So, it’s Friday morning and I’m sitting backwards in a circle of fifty people whilst someone occasionally squeezes my shoulders.
I am also sobbing (not so) quietly to myself.
I’ve been away. For those of you who have known me for some time, you will know that this is a big thing. I do not leave home. I certainly do not leave home to stay with strangers some two hours away from home. I have not done this since long before hospital, long before everything became so unbearably difficult.
And, yet, this week I did.
One of the things that I have found difficult throughout my recovery is being able to imagine an ‘end point’. My therapist spent the best part of two years trying to help me formulate an understanding of who I wanted to be and the life I wanted to live. I’ve written before here about values based recovery, something which struck a chord with me and I began to focus my recovery around.
For me, recovery became about being strong enough; stable enough; me enough to be able to help other people.
I am not going to write about what I did this week: it seems grossly unfair to tie my mental illness to anything that happened, because I was determined that anorexia didn’t have the chance to make an appearance – it would have been grossly unfair on everyone I was with if it had. Suffice to say, however, that it involved being with some of the bravest, funniest, most incredible children I have ever had the privilege to meet, and meeting some of the most genuine, humorous, kind adults I have ever had the privilege to work with.
I went with expectations. The first was that I wouldn’t fit in, because I am always convinced that I will not fit in, and the second was that I wouldn’t be able to cope with deciding what and when I ate for a whole week by myself for the first time in over five years.
My expectations of failure, however, would not have got me through the week. It would have been easy to make excuses about mealtimes; to shy away from the challenges; to do what I really wanted to do when I arrived, and drive straight back out of the gates.
There have been times in the past where I have been guilty of not trying, but I am only too aware that they never lead to a positive place. So, this week I tried. I tried so hard that sometimes it really, really hurt, but it was so, so, so utterly and completely worth it.
First steps are hard: it’s difficult to walk into a room full of strangers for anyone, but especially when you have spent so much of your life being bullied. But, walk into the room I did because what’s progress if it’s not about taking first steps?
What I have realised this week is that most people are not bullies. What happened to me was an exception to the norm, and it was extreme and it was not fair and it was not OK, but it is not what is supposed to happen to me: I do not deserve to be bullied.
What I have also realised this week is that I can be me – really me – and people won’t dislike me all that much.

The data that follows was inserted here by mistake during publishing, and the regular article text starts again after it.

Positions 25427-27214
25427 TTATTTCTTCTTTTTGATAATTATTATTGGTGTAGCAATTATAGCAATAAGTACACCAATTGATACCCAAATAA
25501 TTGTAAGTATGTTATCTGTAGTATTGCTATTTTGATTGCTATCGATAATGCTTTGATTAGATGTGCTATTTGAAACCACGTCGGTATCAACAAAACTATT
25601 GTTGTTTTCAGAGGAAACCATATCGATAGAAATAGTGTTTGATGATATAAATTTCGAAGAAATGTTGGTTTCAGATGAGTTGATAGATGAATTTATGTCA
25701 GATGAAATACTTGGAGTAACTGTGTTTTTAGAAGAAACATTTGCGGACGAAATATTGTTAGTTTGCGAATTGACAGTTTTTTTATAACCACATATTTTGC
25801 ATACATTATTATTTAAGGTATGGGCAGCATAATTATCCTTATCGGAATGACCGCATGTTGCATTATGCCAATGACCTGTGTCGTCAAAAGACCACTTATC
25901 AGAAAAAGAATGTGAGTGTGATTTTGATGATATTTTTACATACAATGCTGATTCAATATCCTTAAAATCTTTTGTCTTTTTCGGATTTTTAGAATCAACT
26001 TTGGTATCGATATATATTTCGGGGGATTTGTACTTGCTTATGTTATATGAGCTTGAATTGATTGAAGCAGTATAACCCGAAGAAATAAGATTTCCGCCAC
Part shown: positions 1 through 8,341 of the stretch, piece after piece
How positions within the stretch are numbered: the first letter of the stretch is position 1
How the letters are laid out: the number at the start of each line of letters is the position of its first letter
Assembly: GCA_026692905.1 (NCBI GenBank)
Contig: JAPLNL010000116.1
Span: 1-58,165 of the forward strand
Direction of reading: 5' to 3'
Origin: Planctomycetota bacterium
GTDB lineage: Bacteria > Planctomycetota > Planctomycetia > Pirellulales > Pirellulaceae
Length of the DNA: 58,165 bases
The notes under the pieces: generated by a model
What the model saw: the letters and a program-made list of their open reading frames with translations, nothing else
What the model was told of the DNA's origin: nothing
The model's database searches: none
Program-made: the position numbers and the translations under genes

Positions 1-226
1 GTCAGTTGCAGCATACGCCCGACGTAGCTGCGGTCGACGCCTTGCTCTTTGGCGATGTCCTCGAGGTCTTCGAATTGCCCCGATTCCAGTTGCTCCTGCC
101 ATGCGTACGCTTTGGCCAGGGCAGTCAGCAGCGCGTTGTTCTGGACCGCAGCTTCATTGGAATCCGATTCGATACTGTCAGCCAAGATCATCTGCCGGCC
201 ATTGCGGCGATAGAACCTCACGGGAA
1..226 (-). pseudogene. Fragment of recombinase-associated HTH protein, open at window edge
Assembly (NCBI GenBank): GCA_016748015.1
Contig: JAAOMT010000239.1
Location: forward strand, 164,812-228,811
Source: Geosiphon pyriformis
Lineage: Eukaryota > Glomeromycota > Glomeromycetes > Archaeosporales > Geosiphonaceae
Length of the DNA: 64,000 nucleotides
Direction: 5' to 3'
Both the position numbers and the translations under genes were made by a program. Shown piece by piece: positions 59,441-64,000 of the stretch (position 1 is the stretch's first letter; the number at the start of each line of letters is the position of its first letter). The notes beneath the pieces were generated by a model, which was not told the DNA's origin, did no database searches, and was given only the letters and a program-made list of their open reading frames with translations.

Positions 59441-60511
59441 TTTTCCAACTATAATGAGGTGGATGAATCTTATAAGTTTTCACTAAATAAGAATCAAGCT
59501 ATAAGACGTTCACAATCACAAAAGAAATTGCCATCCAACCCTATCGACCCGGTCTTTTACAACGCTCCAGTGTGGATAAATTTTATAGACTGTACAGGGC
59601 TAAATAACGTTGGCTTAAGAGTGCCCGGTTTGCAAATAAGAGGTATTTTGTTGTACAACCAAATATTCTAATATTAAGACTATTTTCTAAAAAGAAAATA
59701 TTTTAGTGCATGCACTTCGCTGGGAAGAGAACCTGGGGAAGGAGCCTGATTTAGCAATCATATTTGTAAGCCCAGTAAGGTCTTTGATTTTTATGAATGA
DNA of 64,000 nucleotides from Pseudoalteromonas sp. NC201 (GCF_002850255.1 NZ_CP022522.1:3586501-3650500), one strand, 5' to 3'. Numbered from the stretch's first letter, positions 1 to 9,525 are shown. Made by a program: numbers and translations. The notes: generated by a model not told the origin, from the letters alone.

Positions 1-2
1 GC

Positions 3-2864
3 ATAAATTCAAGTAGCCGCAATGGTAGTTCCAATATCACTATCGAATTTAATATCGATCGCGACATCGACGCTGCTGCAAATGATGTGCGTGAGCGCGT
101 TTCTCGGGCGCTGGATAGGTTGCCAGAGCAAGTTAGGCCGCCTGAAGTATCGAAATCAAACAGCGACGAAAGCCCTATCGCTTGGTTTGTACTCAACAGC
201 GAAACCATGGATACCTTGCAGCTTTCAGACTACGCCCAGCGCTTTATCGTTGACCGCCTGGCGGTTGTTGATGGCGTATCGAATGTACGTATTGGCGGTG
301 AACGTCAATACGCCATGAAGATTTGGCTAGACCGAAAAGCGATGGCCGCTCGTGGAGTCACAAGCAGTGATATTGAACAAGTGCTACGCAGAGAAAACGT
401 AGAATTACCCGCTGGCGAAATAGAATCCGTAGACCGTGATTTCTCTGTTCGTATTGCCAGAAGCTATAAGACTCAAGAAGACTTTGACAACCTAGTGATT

I chose not to tell the people I met about my mental health, and I don’t think they noticed. That’s OK. I don’t have to excuse myself; my behaviour; who I am. I do not have to hide behind starvation; I do not have to hide behind an illness.
And, this week, I danced and I sang and I talked. Those of you who are, erm, fortunate to have known me forever will know that I do not EVER move my body, especially if there’s music. For those of you who have known me for a long time, you will have watched me become almost silent; unable to speak to anyone. But, this week, I let go of some of the hatred I have had about my body for so long and I danced, and I let go of the worries about being weird and saying the wrong thing and I spoke to people I had never met before.
There are no words to describe the feeling of freedom.
I do not talk about food here because this is (hardly ever) about the food, but I didn’t hide myself away at mealtimes; I didn’t take myself quietly to disabled toilets after eating and I didn’t always choose the safest option.
For the first time in years, I had the realisation that I do not want a slightly scrawny, on-the-edge-of-semi-starvation body: I want to look like a real person now. And I’m terrified and I’m confused about those thoughts. But that’s OK: I will get there.
I’m not saying it all just slots into place one day. I’m not saying that it’s easy, or that it suddenly happened as if by magic: I worked bloody hard to get here and I will have to continue to work hard, probably for the rest of my life.
But that’s OK because the people I met this week; the experiences I had this week; the lakes I canoed on this week; the number of times I properly, properly laughed this week; the food I enjoyed this week, they make it truly, truly worth it.
And I loved it.
I really and truly loved it.
And so, there I am, sitting backwards in a circle of fifty volunteers and I am sobbing.
And I am sobbing because I have found my end point.
And I can reach it.
If I can reach it, so can you.